Is college really getting more expensive?
The rising cost of college reflects the rising earnings power of the highly educated
One of the nice things about publishing a newsletter is that I get feedback from readers. Thankfully, all of it so far has been enormously supportive. My favorite kind of feedback is a question. And I got a very good question last week, in response to something I had written:
The cost of education
There are many explanations for the rising cost of college education…But a widely under-reported cause, I think, is simply that education is an investment in human capital and—because of the transition to services—the returns on that investment have soared. In fact, by my rough calculations, since the additional income gained from a college education (versus high school) is rising faster than the cost of tuition, one might say college is getting cheaper!
A reader responded:
Is this true? It just seems to be at odds with all the reports of exploding student debt and the burden it is on younger generations.
So I investigated. And….it turns out that, no—it isn’t true. Sorry. But it’s almost true.
College is more expensive, but so are workers
College prices have soared. One year of tuition and room & board at a US college (I blend public and private college costs in proportion to their enrollment) in the 1999-2000 school year was just under $18k. By last year, this figure had risen to just over $30k—an increase of 65% (measured in “today’s dollars”—ie, adjusted for inflation). The only other major category of spending that has increased in price as much over that period has been healthcare.
But—the value of a college education has also risen…by a lot!
The value of college is tough to measure, since it includes things that we don’t later monetize (fun parties attended, new drugs tried, people kissed, life-long friends made, etc). But college also obviously has an economic value, and this is easy to measure: it’s the difference in earnings between those who complete high school only, and those who completed an undergraduate college degree (only).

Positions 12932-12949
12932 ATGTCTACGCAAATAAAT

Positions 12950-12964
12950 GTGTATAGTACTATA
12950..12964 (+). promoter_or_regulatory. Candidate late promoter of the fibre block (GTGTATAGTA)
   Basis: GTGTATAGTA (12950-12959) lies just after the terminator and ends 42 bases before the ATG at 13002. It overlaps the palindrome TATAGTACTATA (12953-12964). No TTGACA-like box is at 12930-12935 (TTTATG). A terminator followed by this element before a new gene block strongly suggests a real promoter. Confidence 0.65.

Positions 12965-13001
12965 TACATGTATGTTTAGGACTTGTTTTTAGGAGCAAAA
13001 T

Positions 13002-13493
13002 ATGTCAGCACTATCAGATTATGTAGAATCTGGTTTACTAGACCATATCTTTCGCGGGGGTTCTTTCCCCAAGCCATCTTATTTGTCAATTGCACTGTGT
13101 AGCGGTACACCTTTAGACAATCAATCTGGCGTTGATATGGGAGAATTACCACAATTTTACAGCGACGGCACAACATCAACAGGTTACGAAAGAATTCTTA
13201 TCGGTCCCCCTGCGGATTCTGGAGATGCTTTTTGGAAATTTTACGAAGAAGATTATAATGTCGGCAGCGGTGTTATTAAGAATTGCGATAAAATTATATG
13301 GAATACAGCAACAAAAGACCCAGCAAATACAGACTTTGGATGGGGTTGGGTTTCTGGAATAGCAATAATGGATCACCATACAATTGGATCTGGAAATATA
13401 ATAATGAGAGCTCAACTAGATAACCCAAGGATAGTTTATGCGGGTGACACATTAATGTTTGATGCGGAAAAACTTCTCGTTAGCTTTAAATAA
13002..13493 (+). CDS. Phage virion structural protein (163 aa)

Twenty years ago, a high school graduate earned just over $26k per year (again, measured in today’s dollars). A college graduate earned $43k. The economic value of a college degree is the difference—$16k. Today, that difference has risen to over $26k—an increase of 57%.
So, college has grown much more expensive, but the value of college has also soared—and by roughly the same amount. Measured in future income per dollar spent on college, the price has stayed about the same.
Today’s chart (above) shows this in graphical, and hopefully more intuitive, terms: twenty years ago, it took roughly 5 years to pay off a college education using the additional earnings from such education. Today, it takes about the same time.
The two are connected
It’s not entirely coincidental that the cost of college and graduate earnings have risen in tandem. There is a mechanism connecting the two: rising earnings for highly educated workers is a reason—perhaps the major reason—for the rising cost of college.
As economist Alex Tabbarok writes:
We have found that the best, albeit perhaps pedestrian, explanation for increasing costs is that the price of the major inputs into education and healthcare—namely, teachers, faculty, physicians, nurses, and so forth—has increased and, secondarily, that we have bought more of those inputs.
Additional issues to explore
If college is—at least by our measure here—no more expensive, why do we seem to be in a panic about it? Please leave your thoughts in the comments below, but I will surmise a few explanations to get the conversation started:
There are major disparities in earnings by race, gender, college attended, and area of study (some very cool data here; TLDR nursing has one of the highest returns of any area of study, arts and music have the lowest)
Yes, more expensive college may pay back in higher earnings, but funding college entails an upfront cost—and this upfront cost has increased. Bridging future income and immediate tuition costs may be impossible for students who don’t qualify for student loans. Access to loans may be highly unequal.
Moreover, taking on debt to fund future income is a high-risk strategy that many students don’t want. Debt may also constrain their choices after college.
What am I missing?